The appeal was made by Simon Holland of Hillstone Guernsey Ltd – who bought the land for £420,000 in 2018 – against the decision made by the Development & Planning Authority in March 2020.
But it failed as a result of the ‘unacceptable’ impact the development would have on the landscape character, which would be ‘irrevocably damaged’ if supported. The site is on the eastern side of the junction of Braye Road with Les Mares Pellees.
Another reason for its refusal was the loss of ‘local distinctiveness of the immediate locality’.
It means the proposal to build three pairs of semi-detached houses cannot go ahead as it stands.
Both were considered to come from the loss of all of the existing trees and the existing stone boundary wall on the site fronting the Les Mares Pellees of which the DPA had said would mean residents on this side would lose the ‘intimacy’ they had with them being there.
In his appeal notice decision, presiding member Stuart Fell, pointed to the shortcomings of the DPA that had led to a breakdown of trust between themselves and the appellant following ‘a lack of transparency’ and delay in the application and directed the DPA to review their procedures in future.
However, he agreed with the DPA’s assessment that the site ‘does not form part of a wider area of open landscape so in and of itself its development would not have an unacceptable impact on open landscape character in the area’.
He supported the overall DPA appeal argument that the development would ‘result in the unacceptable loss of any specific distinctive features that contribute to the wider landscape character and local distinctiveness of the area concerned’ as instructed in the use of the Island Development Plan related to the landscape character and open land.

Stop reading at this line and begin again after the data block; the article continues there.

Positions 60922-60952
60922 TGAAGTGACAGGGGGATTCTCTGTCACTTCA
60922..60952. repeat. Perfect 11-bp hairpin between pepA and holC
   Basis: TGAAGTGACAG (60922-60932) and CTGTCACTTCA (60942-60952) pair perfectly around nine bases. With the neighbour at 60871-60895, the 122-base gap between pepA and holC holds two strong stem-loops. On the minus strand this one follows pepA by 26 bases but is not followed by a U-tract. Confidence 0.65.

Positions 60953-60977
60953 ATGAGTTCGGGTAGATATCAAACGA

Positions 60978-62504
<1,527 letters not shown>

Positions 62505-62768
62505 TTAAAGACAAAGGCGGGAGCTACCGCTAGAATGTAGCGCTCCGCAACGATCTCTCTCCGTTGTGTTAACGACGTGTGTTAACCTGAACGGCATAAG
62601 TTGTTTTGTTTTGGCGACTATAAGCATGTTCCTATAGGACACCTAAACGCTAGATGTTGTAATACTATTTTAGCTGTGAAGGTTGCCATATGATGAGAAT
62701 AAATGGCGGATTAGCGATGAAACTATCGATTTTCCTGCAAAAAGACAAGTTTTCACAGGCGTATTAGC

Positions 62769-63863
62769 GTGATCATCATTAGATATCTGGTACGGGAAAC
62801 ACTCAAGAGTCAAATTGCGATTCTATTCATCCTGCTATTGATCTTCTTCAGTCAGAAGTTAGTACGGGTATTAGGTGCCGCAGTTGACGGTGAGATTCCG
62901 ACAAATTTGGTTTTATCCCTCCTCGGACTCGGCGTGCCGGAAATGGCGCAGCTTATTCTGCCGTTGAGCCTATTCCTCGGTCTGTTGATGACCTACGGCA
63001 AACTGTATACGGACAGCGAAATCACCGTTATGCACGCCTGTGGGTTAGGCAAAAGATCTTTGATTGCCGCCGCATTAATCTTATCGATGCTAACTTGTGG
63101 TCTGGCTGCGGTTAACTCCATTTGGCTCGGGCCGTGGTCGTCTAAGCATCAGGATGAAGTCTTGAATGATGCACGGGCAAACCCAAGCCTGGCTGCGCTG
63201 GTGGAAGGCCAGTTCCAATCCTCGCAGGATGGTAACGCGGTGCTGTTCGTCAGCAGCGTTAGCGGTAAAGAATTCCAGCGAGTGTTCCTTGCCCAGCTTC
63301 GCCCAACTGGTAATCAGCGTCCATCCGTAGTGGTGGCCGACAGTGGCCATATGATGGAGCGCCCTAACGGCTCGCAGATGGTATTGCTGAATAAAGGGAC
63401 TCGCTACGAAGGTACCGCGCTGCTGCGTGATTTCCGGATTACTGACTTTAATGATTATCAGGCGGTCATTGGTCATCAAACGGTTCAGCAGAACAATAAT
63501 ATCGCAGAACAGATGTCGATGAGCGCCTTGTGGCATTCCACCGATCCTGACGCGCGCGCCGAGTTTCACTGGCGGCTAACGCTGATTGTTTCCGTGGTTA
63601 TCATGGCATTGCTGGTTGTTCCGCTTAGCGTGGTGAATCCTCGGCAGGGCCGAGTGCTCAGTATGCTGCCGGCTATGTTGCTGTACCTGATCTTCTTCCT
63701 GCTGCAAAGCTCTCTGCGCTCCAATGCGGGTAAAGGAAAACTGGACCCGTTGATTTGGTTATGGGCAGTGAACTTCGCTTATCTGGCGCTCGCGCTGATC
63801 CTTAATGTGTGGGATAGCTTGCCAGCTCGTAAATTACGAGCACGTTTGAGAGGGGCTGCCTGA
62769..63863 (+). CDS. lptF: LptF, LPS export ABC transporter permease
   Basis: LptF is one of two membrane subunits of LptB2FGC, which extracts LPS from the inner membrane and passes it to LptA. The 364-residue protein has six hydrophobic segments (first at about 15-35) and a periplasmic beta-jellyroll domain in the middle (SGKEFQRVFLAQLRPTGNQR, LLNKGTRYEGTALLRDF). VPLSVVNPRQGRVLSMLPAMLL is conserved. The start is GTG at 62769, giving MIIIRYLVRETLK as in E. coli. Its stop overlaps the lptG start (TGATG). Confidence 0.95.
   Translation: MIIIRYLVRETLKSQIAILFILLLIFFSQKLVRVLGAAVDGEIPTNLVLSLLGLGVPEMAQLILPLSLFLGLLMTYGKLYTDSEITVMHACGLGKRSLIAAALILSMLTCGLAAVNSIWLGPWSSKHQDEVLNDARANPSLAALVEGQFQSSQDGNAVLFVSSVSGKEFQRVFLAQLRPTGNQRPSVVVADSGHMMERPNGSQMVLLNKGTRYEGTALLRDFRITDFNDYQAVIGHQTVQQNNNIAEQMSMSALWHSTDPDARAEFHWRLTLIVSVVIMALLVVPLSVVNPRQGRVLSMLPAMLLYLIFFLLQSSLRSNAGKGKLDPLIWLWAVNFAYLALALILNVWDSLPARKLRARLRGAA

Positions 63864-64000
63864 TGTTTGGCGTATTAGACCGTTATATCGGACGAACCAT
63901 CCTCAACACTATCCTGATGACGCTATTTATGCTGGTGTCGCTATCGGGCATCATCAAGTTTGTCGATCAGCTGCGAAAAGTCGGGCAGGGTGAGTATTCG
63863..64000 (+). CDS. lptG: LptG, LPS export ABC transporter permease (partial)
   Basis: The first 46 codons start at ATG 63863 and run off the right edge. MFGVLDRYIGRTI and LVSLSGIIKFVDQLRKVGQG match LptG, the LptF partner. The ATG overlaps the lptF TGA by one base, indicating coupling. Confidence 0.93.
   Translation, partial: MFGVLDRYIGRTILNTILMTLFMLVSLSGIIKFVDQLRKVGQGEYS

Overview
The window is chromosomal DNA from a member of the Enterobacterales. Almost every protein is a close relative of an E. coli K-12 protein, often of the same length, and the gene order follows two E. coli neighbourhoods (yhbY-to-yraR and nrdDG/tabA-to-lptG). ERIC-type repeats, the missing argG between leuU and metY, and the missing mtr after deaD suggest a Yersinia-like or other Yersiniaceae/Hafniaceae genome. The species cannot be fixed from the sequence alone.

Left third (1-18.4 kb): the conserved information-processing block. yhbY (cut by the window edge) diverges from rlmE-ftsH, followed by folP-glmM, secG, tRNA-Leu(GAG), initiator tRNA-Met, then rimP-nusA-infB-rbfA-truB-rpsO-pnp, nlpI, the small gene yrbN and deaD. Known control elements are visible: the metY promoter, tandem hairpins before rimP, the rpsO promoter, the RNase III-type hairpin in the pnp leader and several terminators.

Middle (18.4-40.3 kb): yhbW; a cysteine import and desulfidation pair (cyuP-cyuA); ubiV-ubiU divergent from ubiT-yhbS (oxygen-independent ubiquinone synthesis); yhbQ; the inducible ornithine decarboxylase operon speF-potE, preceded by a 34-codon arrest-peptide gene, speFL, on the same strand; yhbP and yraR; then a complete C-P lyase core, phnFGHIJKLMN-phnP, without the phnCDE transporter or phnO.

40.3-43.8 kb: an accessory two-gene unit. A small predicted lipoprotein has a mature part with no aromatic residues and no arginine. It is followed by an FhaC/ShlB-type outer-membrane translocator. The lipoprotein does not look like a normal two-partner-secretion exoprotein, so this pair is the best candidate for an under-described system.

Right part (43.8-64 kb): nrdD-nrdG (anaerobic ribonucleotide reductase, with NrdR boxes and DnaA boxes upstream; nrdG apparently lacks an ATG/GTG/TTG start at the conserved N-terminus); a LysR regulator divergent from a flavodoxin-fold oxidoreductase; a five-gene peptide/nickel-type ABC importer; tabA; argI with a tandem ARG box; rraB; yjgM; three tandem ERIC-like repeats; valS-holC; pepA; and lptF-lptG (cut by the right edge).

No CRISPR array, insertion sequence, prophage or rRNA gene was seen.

The value of trees dominated proceedings with their significance to the area used as a reason for the refusal.
It saw Mr Fell draw attention to the busyness of the area and said this needed to be taken into account.
‘The substantial traffic flows and the expansive highway surfaces tend to be the dominating characteristics of this area,’ he said.
‘The trees on the frontage of the appeal site are important for the natural relief they provide in an otherwise rather hostile man-made environment.
‘In terms of landscape character, we see that the importance of these trees is in providing a natural incident in this otherwise built-up area.’
Two properties along Les Mares Pellees were said to face devaluation if there was an increased sense of urbanisation in the character of this lane.
Although he did welcome new ideas from the appellant, such as the repositioning of plans for a bus shelter to retain trees, as well as a small planted landscaped area of native species to strengthen the landscape value, one which he said ‘offers the potential to provide worthwhile enhancement to amenity in the longer term’.
The appeal on 3 December was one of two made on the site with the first appeal against a Tree Protection Order on 46 trees on the field, known as ‘triangle field’, resulting in the TPO being halved to 23 trees.
However, two trees were subsequently felled due to their poor condition meaning 44 tree remained at the site.
Three proposals have been rejected so far, including one for eight houses, this six-house scheme and, most recently, for two houses on the triangular field.